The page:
In this story in Luke 7, the Scriptures say that, “she began to wash His feet with her tears, and wiped them with the hair of her head.” There is so much to this story, but for the sake of our time, I’m just going to focus on two things here. First, it says she began to wash His feet with her tears. Because it was custom for women to have tear jars during this time, it could very well have been that not only did the woman pour out her perfume as a sacrifice, but she poured out her tear jar as a sign of her vulnerability. Vulnerability demonstrates trust in the one we are sharing our emotions with. That is what this woman does. Secondly, she wipes these tears from the hair of her head. Hair in scripture has always and still does represent a woman’s glory. But, during biblical times and still in some parts of Middle Eastern culture today, a woman did not let her hair down in front of men. Her hair was something to be seen by only God and her husband. So, why did the woman let down her hair, in front of a room full of people, no less? She could have wiped her tears with a cloth, but she chose her hair, her glory. What appeared to be outrageous to the crowd was something that was seen as worship to Jesus. Vulnerability paired with worship births beautiful blessings in our lives. Only when she was vulnerable with Jesus was she able to walk away with something that she didn’t ever think she would ever attain: peace.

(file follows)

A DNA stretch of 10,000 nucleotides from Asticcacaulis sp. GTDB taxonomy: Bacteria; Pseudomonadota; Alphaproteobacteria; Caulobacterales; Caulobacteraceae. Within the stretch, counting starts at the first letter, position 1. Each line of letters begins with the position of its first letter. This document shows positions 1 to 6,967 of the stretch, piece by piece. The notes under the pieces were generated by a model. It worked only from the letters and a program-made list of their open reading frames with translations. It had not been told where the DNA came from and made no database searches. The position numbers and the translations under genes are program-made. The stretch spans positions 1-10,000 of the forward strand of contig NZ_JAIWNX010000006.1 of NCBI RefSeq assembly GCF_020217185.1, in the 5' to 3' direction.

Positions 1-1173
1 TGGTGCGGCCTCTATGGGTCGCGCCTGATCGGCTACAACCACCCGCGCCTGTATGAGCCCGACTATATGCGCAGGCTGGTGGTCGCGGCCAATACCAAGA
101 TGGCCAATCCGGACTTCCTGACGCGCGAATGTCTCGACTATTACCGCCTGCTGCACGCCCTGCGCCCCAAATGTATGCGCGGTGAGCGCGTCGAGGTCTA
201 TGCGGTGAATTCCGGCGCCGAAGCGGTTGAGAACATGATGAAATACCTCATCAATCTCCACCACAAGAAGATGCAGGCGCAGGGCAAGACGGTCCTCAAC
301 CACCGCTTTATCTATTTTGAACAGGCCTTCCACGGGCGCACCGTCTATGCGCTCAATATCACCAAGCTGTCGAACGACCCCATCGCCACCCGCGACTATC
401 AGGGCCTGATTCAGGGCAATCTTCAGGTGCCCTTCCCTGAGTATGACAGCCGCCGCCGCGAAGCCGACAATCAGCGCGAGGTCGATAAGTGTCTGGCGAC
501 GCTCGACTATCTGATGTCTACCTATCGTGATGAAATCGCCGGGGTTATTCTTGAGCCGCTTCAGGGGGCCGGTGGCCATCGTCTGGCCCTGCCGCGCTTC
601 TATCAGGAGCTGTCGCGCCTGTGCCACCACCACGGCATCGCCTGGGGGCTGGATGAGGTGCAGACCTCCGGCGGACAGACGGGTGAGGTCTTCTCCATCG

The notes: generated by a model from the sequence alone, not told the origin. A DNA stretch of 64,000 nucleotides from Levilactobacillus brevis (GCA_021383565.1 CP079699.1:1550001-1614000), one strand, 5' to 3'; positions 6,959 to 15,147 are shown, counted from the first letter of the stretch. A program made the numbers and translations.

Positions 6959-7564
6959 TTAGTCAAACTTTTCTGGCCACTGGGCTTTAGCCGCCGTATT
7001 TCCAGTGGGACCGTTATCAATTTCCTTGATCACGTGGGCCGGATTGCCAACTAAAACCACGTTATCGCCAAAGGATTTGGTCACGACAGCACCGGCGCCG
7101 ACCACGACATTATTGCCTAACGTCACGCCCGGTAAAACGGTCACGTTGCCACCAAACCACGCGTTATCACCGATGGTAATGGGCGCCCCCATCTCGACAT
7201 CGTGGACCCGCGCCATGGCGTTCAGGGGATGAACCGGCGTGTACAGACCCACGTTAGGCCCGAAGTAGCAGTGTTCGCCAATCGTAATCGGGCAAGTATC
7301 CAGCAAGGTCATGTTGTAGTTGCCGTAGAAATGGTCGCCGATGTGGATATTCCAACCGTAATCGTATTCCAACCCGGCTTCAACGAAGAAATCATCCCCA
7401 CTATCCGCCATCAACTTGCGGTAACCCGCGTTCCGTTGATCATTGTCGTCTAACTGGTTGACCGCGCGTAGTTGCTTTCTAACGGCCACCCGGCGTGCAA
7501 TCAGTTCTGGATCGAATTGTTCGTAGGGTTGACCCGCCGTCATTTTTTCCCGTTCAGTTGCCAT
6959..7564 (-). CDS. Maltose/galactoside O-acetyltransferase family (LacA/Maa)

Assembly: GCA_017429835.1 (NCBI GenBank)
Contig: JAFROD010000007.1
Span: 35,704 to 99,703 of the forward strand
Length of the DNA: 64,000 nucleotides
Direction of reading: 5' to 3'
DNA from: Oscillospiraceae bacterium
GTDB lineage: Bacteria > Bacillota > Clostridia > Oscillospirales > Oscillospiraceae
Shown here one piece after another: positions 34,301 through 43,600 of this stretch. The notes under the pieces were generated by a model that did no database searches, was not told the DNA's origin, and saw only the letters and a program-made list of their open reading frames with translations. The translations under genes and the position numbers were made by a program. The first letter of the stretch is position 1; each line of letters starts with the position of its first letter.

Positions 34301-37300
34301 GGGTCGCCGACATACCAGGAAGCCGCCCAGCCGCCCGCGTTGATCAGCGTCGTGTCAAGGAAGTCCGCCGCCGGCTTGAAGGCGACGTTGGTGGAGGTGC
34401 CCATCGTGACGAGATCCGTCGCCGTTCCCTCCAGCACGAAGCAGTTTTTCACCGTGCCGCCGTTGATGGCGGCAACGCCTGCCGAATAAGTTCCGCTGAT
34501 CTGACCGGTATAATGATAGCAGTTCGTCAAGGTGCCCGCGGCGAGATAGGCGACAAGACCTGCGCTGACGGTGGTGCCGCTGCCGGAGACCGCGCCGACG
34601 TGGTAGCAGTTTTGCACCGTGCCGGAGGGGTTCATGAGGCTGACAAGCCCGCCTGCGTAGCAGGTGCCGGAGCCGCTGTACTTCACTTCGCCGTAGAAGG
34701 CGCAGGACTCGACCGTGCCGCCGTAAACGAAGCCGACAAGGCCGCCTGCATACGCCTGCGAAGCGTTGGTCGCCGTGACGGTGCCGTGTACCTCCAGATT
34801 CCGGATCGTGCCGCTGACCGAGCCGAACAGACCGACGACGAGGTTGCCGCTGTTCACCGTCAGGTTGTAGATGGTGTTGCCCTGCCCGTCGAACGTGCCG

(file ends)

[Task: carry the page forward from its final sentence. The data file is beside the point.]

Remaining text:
After all of this takes place, Jesus looks at this woman and says, “Your faith has saved you. Go in peace.”